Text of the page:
A Tribute to Yash Chopra

I don’t specifically remember the first Yash Chopra movie I ever watched. But as a notoriously filmy kid, I do remember being on stage in a kindergarten function in Lucknow, reciting my favourite Bollywood lines. Where other little children would sing ‘Twinkle, twinkle, little, star’, I remember trying to do a Shashi Kapoor accent and delivering his iconic Deewar line, “Mere paas maa hai,” amidst the cheering audience.

I remember many a banter with kids at school in my little time in Delhi, where my comeback to any insult would usually be, “Jinke khud ke ghar sheeshe ke bane hote hain, unhein doosron ke ghar pe patthar nahin phainkne chahiye.”  I also remember coming back from school every day and announcing, “Maa, main aa gaya hoon.”

I remember, during my summer vacations at my hometown in Karnal, being devastated when Shatrughan Sinha died in Kaala Patthar. I remember being elated when ‘Saif Ali Khan and Aamir Khan reunited at the end of Parampara. I remember dancing to ‘Rang Barse’ during Holi and I remember falling in love with snow and learning about the magical ‘Switzerland’, watching ‘Chandni, O meri Chandni.’

I remember aksar talking to my tanhai when I first fell in love at the tender age of 11, I remember learning the chords of ‘Jadoo teri nazar’ to impress a girl who lived in my compound, I remember dancing to ‘Ole ole ole’ at a family function to impress another girl after the last one dissed me.

I remember Karisma Kapoor’s hotness ushering me into adolescence through Dil To Pagal Hai, I remember learning what love truly was as my heart skipped many beats when the lips of Madhuri Dixit and Shah Rukh Khan came dangerously close to each other, I remember feeling heartbroken myself, as I hoped Akshay Kumar would have a happy ending with Karisma Kapoor in an alternate universe. And I remember, thereafter, using the movie’s ‘Rahul, naam toh suna hoga?’ line to disastrous effects in real life.

I remember watching Veer Zaara first day, first show, and feeling proud of being an Indian because of both our army, and Madan Mohan. Ah, call me a romantic, but growing up in Bahrain, I remember wanting to come to India for further studies, to get my own whiff of my desh’s ‘mitti ki khushboo.’And, of course, I remember, for the longest time, looking for my Simran — any Simran — and contemplating changing my name to Raj, if it helped even a little bit.

I remember distinctly the time and place I watched every Yash Chopra production ever since — whether it was in the dingy, forlorn theaters during college days in Kurukshetra, where my buddies and I danced to ‘Dhoom Machale’ along with the locals in the aisles right in front of the screen, or in the sophisticated multiplex screens in Mani Majra, Chandigarh, which we’d travel to 250 kms away, because movies like Chak De! India deserved that respect, or in the single screens at Gaiety and Galaxy in Mumbai during work life, where I whistled to the entry of ‘Taani partner’ along with the crowds because no experience is singularly as awesome as that. I remember the significant moments of my life in terms of the songs I’ve heard and the movies I’ve watched. And no matter which city — which country — I’ve stayed in, or what company I’ve had, I remember that nothing has ever mesmerised the collective consciousness of Bollywood fans than a movie by Yash Chopra.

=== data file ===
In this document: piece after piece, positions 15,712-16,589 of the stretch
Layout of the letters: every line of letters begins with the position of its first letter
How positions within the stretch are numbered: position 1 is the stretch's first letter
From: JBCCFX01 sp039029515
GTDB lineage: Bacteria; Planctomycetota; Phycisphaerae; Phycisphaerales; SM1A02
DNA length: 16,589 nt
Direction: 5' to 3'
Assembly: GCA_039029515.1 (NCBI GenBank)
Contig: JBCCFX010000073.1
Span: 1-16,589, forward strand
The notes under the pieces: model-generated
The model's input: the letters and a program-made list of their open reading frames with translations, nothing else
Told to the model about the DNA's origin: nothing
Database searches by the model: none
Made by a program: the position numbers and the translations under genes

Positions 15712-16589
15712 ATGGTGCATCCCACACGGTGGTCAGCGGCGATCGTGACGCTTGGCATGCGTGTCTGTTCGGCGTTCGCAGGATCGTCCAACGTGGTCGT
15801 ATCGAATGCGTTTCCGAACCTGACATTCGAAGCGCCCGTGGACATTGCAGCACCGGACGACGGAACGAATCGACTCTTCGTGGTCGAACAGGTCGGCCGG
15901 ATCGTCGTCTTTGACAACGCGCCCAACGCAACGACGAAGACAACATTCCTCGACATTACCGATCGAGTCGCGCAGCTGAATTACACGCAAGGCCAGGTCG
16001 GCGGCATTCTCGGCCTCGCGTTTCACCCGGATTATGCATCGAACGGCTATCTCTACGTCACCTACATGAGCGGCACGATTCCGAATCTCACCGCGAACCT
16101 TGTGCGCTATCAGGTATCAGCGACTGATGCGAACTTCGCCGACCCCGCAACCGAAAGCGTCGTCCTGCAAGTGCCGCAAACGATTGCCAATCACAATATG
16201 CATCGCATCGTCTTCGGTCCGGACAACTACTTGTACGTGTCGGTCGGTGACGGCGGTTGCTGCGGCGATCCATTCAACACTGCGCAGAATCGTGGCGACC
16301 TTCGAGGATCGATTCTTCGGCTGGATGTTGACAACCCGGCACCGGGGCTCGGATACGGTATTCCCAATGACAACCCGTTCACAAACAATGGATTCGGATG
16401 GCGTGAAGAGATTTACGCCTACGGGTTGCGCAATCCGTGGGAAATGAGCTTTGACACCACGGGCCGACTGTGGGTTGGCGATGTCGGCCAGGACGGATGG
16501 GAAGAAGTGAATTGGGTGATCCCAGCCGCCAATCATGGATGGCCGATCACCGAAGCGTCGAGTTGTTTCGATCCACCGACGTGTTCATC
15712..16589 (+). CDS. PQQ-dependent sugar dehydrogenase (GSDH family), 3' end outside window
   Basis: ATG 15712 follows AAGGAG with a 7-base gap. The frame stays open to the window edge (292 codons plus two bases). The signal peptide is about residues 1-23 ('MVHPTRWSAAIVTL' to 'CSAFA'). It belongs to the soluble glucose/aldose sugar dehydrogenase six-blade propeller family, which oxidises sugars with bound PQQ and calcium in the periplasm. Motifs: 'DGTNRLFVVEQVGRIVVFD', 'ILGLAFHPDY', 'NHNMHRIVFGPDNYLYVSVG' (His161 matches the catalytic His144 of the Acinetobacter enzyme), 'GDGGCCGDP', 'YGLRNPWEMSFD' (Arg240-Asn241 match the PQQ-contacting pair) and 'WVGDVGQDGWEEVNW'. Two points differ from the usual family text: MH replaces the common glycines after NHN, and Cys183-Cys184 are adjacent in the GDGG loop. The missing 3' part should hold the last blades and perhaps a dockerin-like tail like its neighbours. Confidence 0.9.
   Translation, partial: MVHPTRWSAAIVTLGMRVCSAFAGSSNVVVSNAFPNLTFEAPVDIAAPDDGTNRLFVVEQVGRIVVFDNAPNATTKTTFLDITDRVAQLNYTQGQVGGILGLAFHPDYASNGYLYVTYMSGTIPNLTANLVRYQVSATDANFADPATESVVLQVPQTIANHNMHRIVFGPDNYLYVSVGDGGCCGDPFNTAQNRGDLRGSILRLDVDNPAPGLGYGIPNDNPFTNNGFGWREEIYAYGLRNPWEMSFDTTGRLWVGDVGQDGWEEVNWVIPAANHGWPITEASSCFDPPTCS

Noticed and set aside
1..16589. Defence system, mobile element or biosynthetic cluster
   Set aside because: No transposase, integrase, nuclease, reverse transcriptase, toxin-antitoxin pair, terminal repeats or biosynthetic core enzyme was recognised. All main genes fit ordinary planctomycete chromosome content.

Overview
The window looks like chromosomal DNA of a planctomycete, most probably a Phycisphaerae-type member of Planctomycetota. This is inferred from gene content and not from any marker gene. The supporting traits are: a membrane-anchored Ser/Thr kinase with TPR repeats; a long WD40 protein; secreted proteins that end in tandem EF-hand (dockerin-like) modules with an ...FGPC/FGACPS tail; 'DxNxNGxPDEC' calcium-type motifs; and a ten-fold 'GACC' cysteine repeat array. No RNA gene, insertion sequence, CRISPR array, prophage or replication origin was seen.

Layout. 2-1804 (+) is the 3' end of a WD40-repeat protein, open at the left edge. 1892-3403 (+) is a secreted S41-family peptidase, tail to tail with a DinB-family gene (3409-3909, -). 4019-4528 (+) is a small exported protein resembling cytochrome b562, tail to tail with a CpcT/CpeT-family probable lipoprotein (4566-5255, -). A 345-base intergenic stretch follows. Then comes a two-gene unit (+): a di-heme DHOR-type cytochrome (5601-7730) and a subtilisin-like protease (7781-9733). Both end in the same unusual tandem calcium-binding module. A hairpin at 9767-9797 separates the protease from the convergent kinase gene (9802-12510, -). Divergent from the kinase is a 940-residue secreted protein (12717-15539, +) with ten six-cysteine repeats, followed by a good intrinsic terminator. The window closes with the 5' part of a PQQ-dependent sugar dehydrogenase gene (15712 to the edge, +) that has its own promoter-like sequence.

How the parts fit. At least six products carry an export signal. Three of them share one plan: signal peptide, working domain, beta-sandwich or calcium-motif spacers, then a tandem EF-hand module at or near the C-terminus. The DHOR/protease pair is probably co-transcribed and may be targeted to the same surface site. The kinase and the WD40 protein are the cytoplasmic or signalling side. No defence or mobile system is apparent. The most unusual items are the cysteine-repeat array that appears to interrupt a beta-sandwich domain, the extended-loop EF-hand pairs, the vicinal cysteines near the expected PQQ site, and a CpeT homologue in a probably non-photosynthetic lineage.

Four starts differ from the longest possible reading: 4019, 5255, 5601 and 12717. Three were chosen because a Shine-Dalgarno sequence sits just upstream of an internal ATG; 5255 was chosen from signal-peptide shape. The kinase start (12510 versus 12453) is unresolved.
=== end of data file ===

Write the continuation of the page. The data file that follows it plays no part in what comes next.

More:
Though I don’t specifically remember the first Yash Chopra movie I ever watched, I do remember every Yash Chopra movie I have ever watched. Because, for me, like the rest of the country, Yash Chopra is the definition of romance, drama, action, dialogues, emotions, music and dance, in all its wonderful glory. Because, for me, like the rest of the country, Yash Chopra is the movies. And for that and all the delightful memories we associate our growing up years with, we’ll always be thankful to the king of not just romance, but of Bollywood itself… jab tak hai jaan.

 

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Note: This column first appeared on Firstpost.com on October 22, 2013
Link: http://www.firstpost.com/bollywood/yash-chopra-defined-romance-drama-in-all-its-wonderful-glory-497982.html

Picture courtesy: Google. None of the pictures are owned by the author all rights belong to the original owner(s) and photographer(s).
© Copyright belongs to the author, Nikhil Taneja. The article may not be reproduced without permission. A link to the URL, instead, would be appreciated.

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